Well-wishers crowd procession route for fallen officer, funeral date set

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UTAH COUNTY, Utah -- Not far from the Utah County Sheriff’s Office, Sgt. Cory Wride rode down an old patrol route on Friday for the last time.

“There’s a lot of people out here that love them and really care for their family,” Local Resident Kenny Matelski said.

Flanked by his fellow officers, Wride was greeted by a community filled with gratitude.

“It’s amazing how a community will come together,” said Katrina Ellis. “I’m here to support them. They don’t know me, but in my heart I’m here for them and I know how hard it is. I can’t imagine what they’re going through, but he’s OK right now where he’s at.”

Wride, 44, was just starting his 20th year at the sheriff’s office when it suddenly ended on Thursday.

“An evil swept through our community yesterday afternoon, leaving in its path an unimaginable sorrow for our family,” said Wride’s brother-in-law, Johnny Revill.

Dedicated to a life of service, Wride had given up an administrative position with the sheriff’s office to get back out on the streets, where he loved working. On Thursday, he was driving along Highway 73 in Eagle Mountain when he was shot twice and killed after pulling over to check on a vehicle.

“We’re struggling with this,” Revill said. “We’re having a hard time. We’re asking a lot of questions of why this has to happen to Cory, to Nan, to the family. But we want you to know that as a family we know, we’re comforted in knowing, that we will see Cory again. And we’ll be together again as a family.”

Wride leaves behind a wife and five children. The family is in the process of making funeral arrangements, and a fund has been created to assist them with expenses. If you would like to make a contribution, click here.

The funeral for Wride is scheduled for Wednesday, February 5 and will be held at Utah Valley University at 11 a.m. in the UCCU Event Center. A viewing for close friends and family is scheduled for earlier in the week.

1 Comment

  • forory

    I almost choked when I heard they are trying to find out “who is at fault” in the senseless shooting of a brave law enforcement officer. I am not an expert in law enforcement issues, but I think it was the convicted felon with the gun. You might also want to blame the system that fails our foot soldiers routinely. The term “catch and release” doesn’t only apply to the sport of fishing, it should be the bumper sticker on all police cars. These brave, hard-working, men and woman in uniform are no match for a system that routinely puts criminals back on the streets thanks, in most part, to deals between slick lawyers and the legal system. I am also not a psychologist, but the second “the system” puts criminals back on the street our foot soldiers become a target rich environment. Case in point: I was working in the maximum-security prison in Vacaville, CA. My work involved working with murderers. The prison guard told me that one of the killers was originally arrested for assault while robbing a gas station attendant. He served time and was eventually returned to the streets. He returned to the gas station and murdered the person for “putting him in jail.”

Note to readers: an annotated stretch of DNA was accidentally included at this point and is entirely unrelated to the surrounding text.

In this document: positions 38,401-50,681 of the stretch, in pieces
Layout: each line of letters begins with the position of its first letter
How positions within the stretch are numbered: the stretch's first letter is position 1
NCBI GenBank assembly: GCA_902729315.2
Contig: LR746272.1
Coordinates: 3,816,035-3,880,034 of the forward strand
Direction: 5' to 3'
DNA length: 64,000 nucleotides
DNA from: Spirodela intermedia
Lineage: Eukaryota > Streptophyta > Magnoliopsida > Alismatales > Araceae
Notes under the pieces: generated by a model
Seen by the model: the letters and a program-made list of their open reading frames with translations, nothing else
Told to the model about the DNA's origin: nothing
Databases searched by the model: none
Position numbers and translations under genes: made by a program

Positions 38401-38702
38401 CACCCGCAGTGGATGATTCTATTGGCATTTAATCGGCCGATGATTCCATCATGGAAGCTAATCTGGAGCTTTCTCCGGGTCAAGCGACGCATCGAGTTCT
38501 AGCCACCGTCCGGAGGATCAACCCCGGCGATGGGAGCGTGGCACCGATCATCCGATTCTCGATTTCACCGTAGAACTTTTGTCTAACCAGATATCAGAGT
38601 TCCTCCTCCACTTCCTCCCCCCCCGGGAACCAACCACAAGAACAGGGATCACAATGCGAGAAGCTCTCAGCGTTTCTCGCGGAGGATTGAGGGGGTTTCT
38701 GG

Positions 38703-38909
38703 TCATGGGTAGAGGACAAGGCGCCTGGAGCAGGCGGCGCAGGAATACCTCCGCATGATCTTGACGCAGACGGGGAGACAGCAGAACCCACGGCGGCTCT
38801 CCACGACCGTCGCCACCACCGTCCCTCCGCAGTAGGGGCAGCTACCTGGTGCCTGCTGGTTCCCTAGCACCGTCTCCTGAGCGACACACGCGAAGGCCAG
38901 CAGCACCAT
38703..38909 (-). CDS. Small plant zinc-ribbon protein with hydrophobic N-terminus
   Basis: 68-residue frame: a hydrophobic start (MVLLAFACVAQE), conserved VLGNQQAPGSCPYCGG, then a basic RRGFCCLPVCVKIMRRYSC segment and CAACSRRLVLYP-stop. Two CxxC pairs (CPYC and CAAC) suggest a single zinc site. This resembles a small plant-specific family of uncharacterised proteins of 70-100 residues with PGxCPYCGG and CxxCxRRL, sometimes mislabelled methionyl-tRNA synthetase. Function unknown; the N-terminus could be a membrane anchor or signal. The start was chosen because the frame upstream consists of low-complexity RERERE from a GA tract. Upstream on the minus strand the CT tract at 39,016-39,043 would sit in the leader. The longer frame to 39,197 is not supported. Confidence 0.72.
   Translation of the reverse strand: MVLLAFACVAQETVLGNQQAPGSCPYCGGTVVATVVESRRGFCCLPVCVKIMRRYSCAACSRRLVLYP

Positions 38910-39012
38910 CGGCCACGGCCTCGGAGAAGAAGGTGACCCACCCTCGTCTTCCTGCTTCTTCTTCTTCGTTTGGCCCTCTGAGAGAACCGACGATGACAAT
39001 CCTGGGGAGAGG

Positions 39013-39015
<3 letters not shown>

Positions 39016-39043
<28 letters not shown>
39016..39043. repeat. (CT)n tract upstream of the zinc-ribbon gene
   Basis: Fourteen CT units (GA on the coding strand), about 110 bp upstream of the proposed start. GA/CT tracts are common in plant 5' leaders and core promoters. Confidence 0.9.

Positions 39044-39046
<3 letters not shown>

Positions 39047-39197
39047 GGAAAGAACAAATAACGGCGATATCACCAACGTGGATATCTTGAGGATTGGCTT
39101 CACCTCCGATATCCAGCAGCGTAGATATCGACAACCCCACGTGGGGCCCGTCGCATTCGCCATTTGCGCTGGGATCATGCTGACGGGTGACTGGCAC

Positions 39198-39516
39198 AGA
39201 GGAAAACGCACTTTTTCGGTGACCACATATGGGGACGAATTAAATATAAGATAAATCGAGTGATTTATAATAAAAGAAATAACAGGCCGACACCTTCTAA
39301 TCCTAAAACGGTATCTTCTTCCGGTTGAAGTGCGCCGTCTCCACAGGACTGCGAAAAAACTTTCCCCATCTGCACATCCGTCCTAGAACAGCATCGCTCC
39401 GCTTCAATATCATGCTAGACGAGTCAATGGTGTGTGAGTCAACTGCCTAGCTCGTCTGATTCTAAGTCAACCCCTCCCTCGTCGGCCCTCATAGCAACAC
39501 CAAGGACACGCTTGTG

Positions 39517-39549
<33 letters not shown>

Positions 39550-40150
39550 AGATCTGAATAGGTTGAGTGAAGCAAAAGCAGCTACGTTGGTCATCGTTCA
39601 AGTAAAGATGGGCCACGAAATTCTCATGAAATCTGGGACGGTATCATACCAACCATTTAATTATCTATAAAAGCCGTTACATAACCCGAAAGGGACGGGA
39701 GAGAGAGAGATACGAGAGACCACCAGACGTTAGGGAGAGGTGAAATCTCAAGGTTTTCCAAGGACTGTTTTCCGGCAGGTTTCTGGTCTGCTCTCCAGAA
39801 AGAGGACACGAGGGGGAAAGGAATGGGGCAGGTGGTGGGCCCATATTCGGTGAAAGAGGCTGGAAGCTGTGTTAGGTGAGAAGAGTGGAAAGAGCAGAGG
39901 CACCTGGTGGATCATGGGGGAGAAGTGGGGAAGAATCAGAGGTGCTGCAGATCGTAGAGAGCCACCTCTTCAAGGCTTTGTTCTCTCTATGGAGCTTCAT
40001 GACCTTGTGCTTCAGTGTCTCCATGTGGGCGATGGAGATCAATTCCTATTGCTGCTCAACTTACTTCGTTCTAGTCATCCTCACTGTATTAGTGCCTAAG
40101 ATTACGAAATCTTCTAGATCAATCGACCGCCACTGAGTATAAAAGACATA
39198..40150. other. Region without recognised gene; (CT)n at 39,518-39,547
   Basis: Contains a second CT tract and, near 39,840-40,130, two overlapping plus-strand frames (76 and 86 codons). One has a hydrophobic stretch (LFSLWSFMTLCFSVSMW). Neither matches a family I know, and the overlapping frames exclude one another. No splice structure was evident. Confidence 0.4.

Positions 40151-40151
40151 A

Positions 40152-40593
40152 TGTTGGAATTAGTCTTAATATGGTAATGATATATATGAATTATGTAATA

Until there is accountability there will never be responsibility. The “system” should explain to Mrs. Wride, her children, and Mr. Wrides’ family and friends, why a person who was reportedly previously convicted of attempted murder managed to return to the streets where he would eventually “get it right.” 
There is a murder almost every other day in Utah. Where is it going to end? The state, and indeed the country, in my humble opinion, doesn’t need more laws, it’s in sore need of a legal system with “teeth.”
    
I respectfully request that TV and print news organizations refrain from showing the face of the murderer continuously as if he is some type of celebrity. Don’t you get, these types of people thrive on the publicity they receive posthumously. Moreover, it’s an insult to the suffering families. Rather show pictures of Mr. Wride’s children playing in the park. Respectfully,
    A heartbroken citizen of Utah
    Question authority, but do it respectfully.

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